Global services giant Electronic Data Systems (EDS) will use the Comdex show in Las Vegas this week as the venue to launch its service initiative to move clients' voice, video, and data traffic off phone lines and onto a converged IP network.
EDS calls its new service the Intelligent Network Foundation (INF). It can be deployed for both wired and wireless platforms and will include voice over IP (VoIP), Web chat capability for customer service, unified messaging, and access to data via wireless devices.
Having one IP network allows companies to quickly make changes and costs less than supporting multiple networks, experts say.
"Instead of waiting six months for Nortel engineers to provide you with new services, you could have a specialist, professional-services organisation do it [more quickly]," said Eric Goodness, director and principal analyst for network and Internet services at analyst Gartner Dataquest.
According to Byrne Mulrooney, vice president of portfolio management services at EDS and the executive in charge of INF, a converged network will cut support costs as well as the cost of ownership by as much as 25 percent.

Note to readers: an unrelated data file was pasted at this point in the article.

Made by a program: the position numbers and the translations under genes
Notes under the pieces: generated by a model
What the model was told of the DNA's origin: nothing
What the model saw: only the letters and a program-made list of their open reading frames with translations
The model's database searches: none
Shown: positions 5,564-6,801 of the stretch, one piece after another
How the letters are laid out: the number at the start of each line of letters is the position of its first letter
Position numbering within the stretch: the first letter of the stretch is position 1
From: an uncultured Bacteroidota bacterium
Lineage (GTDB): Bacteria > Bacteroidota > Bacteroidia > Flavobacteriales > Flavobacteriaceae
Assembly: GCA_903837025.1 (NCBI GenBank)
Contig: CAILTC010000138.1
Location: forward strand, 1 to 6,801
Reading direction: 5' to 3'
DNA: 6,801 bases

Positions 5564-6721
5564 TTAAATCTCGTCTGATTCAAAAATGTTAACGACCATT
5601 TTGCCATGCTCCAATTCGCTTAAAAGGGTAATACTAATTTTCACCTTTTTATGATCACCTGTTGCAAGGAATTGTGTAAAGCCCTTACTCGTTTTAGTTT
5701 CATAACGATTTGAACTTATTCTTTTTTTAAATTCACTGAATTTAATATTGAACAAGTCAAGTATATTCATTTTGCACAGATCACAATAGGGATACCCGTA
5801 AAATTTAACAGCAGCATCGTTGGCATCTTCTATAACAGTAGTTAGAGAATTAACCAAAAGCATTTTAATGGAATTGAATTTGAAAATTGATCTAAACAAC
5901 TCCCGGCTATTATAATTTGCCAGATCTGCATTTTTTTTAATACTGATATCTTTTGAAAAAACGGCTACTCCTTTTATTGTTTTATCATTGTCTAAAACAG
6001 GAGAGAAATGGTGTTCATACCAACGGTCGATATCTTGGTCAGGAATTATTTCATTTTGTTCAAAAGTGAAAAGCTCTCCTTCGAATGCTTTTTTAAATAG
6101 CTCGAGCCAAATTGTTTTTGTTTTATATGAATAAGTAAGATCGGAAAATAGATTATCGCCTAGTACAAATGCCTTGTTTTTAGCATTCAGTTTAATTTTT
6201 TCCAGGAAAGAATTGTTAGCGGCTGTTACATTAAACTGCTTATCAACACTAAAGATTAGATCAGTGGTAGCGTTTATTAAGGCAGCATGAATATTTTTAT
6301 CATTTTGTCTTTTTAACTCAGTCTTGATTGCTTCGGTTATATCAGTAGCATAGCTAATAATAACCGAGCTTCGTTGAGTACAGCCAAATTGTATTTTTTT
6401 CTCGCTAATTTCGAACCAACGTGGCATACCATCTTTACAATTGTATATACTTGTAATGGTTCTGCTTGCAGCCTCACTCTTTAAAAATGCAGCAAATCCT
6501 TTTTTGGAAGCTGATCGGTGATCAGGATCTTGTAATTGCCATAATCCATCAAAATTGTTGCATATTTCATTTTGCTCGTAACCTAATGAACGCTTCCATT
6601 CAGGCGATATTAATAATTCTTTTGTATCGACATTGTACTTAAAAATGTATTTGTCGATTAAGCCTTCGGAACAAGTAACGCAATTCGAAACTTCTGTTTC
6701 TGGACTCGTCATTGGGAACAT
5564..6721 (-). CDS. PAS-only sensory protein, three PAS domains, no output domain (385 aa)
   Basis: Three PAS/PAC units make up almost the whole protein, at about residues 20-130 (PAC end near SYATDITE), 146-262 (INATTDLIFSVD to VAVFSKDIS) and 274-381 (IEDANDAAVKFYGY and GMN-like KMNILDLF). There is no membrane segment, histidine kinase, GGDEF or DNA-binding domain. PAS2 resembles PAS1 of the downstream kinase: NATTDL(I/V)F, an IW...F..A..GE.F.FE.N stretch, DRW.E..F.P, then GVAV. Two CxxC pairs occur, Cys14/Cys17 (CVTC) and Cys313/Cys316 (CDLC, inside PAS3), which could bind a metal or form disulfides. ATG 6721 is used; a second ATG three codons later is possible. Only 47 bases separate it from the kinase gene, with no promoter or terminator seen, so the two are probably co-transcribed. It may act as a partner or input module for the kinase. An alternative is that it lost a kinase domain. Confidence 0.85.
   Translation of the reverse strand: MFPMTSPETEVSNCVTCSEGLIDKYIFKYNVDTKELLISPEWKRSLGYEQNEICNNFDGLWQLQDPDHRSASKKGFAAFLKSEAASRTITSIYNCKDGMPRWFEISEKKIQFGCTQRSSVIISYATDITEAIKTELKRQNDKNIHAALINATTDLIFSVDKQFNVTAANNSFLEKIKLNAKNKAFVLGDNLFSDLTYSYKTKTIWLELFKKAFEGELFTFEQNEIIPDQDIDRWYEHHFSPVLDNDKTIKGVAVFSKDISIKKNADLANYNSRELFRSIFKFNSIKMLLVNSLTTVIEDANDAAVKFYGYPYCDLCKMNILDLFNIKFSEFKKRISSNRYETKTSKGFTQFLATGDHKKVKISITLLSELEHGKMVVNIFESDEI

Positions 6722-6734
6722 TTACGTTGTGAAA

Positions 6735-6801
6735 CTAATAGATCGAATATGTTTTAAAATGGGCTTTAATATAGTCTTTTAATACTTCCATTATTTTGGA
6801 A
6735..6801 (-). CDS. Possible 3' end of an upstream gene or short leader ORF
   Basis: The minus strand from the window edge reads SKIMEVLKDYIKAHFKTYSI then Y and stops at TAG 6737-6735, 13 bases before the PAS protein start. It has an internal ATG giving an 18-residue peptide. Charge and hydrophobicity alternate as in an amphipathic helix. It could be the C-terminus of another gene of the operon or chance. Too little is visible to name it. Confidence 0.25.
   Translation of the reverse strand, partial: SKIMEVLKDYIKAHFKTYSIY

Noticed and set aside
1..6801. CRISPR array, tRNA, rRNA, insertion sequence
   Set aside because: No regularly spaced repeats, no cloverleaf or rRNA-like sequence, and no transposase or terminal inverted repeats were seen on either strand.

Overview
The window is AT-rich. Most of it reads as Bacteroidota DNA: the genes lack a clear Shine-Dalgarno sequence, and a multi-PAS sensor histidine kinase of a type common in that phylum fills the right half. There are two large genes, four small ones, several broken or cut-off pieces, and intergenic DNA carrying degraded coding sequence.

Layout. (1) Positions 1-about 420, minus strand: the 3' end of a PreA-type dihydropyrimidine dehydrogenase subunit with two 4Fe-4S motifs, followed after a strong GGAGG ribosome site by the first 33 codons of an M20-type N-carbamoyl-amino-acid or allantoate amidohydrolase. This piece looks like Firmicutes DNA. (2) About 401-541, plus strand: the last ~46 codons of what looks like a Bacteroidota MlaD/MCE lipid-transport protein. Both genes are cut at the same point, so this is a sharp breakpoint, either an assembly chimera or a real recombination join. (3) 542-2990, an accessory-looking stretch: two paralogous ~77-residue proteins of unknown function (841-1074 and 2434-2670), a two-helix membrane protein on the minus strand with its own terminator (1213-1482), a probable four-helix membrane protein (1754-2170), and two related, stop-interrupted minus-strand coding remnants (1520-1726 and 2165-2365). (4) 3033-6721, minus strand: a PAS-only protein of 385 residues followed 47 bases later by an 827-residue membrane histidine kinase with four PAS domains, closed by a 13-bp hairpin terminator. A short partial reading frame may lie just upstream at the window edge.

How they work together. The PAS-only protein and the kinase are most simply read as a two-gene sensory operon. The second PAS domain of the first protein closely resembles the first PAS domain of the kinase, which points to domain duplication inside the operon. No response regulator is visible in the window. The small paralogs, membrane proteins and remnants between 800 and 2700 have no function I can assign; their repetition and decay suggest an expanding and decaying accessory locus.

"Companies can take that 25 per cent saved on operating expenses and redirect it toward a revenue-generating effort," Mulrooney said.
A single IP network will also lead to the rise of professional services organisations that will not have to customise services for each client.
"Service organisations will get repeatability, and as margins decline, they will be able to continue to make money," said Dean Davison, vice president of service management strategies at Meta Group.
But giving organisations high-speed global access to people and data raises security issues.
In attempting to lower costs by reducing the complexity of networks, the industry may need to add more, not less, infrastructure, said Robert Carman, program manager of enterprise technology at Boeing.
Although faxing a paper document over a phone line may be a simple process, making corporate databases accessible to employees and external business partners will require companies to impose limitations, to start compartmentalising information, and to add a layer of people who need to worry about compliance with security procedures, Carman said.
EDS this week will also launch BlueSphere, a business unit to focus on improving back-end Web integration, said Brad Rucker, executive director of Interactive Architects Practice at EDS. Rucker, who is expected to be named BlueSphere's president, said clients are no longer interested in bolt-on solutions.
"We've had a lot of clients with a Web presence -- a nice, slick site -- but when it generates orders, they've got some significant problems [with integration]," Rucker said.